Playmobil: The Movie

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Director: Lino DiSalvo

Starring: Anya Taylor-Joy, Gabriel Bateman, Jim Gaffigan, Adam Lambert, Daniel Radcliffe, Meghan Trainor, Kenan Thompson

Written by: Blaise Hemingway, Greg Erb, Jason Oremland, (story) Lino DiSalvo and (storyline consultant) Michael LaBash

Running Time: 99 mins

Cert: U

Release date: 9th August 2019

After the massive success of The Lego Movie franchise, it was almost a guarantee that other toys would jump on the movie bandwagon. Why not? Sales of Lego go up every time a film is released (although reports state that The Lego Movie 2 was a flop!). Now the younger version of Lego, Playmobil, has its own movie. Where The Lego Movie succeeded, this fails miserably.

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While searching for her brother, Charlie, Maria finds him in a toy fair, where a mysterious lighthouse propels them into a world of Playmobil characters. Charlie, in the form of a Viking warrior, is kidnapped by Emperor Maximus, so he can take place in a gladiatorial battle with the beast. Meanwhile, Maria, also a Playmobil figure, has to find him and with a collection of ragtag characters helping her, she has to find him and return to the real world.

What made The Lego Movies so popular and more than just a corporate money machine was its inventiveness and surreal sense of fun. This lacks and any real originality and with it, any wit, charm or, for that matter, jokes. It’s a straightforward search of a missing Viking. Throw in some crazy characters, and hopefully, it will amuse the younger audience this is aimed at.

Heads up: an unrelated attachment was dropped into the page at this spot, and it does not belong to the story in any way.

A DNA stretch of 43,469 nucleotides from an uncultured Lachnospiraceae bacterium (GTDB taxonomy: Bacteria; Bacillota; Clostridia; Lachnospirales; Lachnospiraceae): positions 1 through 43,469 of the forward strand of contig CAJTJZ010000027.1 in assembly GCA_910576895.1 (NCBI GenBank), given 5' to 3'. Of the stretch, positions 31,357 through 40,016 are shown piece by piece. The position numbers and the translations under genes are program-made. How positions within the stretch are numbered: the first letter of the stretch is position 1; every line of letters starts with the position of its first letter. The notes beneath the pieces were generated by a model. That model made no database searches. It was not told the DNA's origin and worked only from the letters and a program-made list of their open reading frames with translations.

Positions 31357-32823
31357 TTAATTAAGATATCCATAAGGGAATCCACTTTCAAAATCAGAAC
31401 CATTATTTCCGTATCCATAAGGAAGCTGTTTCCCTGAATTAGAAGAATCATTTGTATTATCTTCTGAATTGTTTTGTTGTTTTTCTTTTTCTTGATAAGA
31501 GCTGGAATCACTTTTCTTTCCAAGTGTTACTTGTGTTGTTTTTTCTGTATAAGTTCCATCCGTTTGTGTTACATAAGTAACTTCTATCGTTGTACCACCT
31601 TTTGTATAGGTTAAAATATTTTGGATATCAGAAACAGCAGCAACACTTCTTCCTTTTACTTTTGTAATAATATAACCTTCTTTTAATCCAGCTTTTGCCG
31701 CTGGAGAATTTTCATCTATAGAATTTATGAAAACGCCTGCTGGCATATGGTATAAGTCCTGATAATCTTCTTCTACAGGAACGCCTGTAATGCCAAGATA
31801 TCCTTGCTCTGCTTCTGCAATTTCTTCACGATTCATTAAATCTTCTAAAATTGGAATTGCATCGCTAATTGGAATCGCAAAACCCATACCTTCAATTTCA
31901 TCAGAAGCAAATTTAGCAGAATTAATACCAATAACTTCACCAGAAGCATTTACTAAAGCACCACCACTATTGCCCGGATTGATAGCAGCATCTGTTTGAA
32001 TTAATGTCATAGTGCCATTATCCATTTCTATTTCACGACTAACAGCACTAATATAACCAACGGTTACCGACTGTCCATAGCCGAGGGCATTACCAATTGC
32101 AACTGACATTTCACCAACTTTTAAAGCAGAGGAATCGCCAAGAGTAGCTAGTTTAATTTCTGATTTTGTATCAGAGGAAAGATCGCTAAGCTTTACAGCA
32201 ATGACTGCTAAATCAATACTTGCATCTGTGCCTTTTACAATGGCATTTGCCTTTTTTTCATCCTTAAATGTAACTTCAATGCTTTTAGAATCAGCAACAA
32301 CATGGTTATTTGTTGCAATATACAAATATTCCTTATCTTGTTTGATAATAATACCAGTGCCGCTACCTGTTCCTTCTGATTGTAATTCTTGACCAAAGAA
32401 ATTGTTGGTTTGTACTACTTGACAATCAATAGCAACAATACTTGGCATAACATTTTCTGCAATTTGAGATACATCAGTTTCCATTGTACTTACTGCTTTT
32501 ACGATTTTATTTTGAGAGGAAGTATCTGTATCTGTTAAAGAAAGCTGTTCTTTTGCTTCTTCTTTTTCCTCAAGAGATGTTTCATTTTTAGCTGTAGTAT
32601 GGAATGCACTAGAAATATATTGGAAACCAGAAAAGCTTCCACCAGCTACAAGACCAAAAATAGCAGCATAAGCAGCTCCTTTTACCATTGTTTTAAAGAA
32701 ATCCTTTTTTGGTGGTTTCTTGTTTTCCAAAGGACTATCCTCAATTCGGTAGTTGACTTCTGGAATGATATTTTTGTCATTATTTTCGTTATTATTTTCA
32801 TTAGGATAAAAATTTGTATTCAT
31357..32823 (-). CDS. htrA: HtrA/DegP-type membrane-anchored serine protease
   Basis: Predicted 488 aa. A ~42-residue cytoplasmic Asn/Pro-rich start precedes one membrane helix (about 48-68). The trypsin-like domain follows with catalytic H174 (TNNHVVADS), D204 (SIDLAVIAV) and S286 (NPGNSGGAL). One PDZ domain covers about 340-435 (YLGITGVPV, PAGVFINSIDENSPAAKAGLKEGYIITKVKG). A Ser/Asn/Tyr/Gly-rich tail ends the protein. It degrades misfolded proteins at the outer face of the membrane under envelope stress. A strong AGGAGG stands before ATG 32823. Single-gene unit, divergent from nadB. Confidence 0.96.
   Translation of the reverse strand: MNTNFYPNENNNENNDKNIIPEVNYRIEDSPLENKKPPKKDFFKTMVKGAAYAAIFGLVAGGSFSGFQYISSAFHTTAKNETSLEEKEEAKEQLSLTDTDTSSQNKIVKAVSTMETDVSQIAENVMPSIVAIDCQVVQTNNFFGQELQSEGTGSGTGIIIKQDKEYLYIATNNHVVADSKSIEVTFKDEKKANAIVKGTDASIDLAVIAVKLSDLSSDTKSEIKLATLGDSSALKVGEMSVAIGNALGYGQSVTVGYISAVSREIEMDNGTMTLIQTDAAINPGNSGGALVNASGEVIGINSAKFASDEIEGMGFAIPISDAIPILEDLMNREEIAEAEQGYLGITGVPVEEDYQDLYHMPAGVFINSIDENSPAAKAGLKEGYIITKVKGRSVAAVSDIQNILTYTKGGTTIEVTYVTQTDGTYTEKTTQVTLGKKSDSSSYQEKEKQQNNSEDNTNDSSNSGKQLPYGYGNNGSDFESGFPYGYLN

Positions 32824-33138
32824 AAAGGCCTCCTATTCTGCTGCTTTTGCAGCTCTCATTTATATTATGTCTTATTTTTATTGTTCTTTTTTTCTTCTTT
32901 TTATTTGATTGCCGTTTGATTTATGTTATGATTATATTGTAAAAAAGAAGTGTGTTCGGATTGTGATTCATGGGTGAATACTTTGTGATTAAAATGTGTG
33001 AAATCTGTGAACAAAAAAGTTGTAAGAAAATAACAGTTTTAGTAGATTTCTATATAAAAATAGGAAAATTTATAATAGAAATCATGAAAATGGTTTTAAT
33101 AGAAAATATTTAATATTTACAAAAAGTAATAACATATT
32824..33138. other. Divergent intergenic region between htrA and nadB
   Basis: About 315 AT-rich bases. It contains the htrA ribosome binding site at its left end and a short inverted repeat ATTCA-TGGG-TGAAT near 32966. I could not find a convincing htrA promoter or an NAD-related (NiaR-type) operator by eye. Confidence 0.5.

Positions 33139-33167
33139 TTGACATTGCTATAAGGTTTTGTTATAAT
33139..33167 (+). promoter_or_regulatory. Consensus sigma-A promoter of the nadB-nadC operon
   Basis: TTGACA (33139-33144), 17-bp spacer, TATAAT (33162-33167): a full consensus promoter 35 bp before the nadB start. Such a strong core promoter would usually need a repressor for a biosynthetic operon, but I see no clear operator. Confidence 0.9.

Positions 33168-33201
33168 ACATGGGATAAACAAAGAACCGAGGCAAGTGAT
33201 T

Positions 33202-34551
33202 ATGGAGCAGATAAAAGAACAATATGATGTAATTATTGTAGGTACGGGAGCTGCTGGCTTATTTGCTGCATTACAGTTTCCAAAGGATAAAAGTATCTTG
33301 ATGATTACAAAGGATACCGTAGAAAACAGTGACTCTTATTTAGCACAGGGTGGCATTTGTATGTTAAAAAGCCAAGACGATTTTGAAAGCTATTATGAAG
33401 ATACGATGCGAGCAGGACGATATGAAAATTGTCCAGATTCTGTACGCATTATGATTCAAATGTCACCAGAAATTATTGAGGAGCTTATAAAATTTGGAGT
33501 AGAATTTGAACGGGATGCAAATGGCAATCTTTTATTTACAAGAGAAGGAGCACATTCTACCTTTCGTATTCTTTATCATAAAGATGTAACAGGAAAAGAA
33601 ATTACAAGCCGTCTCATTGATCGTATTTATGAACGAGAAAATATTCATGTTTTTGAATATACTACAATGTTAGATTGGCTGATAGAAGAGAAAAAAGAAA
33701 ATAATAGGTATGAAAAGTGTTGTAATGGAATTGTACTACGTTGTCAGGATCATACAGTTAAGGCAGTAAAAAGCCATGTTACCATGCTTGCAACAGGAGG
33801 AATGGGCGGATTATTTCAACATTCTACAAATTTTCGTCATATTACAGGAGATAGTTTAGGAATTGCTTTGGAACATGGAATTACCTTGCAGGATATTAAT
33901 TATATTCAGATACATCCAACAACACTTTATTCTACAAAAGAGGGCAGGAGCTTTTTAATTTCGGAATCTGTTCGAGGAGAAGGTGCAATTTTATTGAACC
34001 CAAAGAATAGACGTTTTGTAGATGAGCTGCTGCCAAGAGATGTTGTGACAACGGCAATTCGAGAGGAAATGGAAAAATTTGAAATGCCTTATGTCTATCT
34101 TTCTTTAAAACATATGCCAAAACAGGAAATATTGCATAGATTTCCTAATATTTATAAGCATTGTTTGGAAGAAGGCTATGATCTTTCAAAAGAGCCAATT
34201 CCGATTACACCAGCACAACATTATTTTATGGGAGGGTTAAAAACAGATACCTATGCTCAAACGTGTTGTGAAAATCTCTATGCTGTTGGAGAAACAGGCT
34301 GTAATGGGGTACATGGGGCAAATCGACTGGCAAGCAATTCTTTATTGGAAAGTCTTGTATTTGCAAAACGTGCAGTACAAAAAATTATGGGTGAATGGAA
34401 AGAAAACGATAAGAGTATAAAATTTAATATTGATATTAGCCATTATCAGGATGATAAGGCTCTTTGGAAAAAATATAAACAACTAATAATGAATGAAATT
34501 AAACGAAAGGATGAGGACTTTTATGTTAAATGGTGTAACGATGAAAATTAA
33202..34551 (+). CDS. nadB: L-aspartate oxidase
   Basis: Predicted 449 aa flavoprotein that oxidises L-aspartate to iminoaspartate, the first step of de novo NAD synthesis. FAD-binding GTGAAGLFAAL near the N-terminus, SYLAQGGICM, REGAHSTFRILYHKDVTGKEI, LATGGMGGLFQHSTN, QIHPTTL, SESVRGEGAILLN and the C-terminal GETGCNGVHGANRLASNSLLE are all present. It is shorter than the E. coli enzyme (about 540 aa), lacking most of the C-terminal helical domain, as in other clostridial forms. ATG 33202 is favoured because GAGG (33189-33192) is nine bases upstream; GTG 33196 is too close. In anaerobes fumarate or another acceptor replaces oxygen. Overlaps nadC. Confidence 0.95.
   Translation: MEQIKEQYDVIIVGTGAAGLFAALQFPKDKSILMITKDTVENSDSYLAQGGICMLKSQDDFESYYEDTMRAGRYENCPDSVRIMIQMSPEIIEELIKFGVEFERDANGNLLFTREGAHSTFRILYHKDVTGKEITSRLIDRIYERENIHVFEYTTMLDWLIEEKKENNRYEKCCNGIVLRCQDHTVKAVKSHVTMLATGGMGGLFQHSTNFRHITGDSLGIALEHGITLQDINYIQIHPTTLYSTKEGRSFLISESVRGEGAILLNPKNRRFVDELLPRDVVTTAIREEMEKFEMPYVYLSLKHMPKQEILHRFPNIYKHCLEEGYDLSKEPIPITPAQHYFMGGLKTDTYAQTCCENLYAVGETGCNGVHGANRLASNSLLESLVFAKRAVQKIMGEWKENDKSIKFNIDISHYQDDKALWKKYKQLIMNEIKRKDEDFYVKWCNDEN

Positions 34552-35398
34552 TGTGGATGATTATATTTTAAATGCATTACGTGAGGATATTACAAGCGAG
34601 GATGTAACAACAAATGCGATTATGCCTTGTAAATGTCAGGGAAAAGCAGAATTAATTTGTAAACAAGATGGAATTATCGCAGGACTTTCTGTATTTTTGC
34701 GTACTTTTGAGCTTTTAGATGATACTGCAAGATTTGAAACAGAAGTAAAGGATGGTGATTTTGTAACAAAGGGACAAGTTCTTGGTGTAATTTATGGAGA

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It starts off with promise. Maria, a young girl dreaming of going around the world before growing up, spends time playing with her young brother, Charlie until tragedy enters their world. Four years on, Maria’s dreams are crushed, and the relationship between siblings is strained. So much so, that Charlie runs away and in the cinema’s biggest contrivance ever, finds himself in a desert toy fair surrounded by Playmobil figurines and buildings. The same worlds that he and his sister created.

From this point on, transported into a Playmobil world. The pair meet a variety of unmemorable characters who are there to help but only seem to hinder. There’s Del, a van driving wheeler-dealer who has bails of magic hay. Maximus is an egomaniac Roman emperor (al la Gladiator) and Red Dasher, British secret agent and about the best thing in the film.

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The rest of the film is a mix of pointless pop songs, jokes that don’t even make you smirk, and characters that you will probably forget once you’ve hit the foyer. The voices belong to a collection of pop stars and celebrities who should know better. The excellent Anya Taylor-Joy, as Maria, tries to bring some sympathy to her character, but that is soon forgotten about once she becomes a voice. Adam Lambert, as Maximus is given a song that hardly works for his talents. Only Daniel Radcliffe as Rex brings some life to his character and you long for more of him.

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Near the end of the film, Maria turns to Charlie and says there could be more adventures. After sitting through this lame duck of an animation, I hope and pray that there isn’t. This is a cynical, cash cow that surely cannot bring any joy to anyone unless you like bright colours and a series of forgettable moments thrown at you at a break-neck pace. The word “fun” is branded around throughout this film. I certainly didn’t have any fun.



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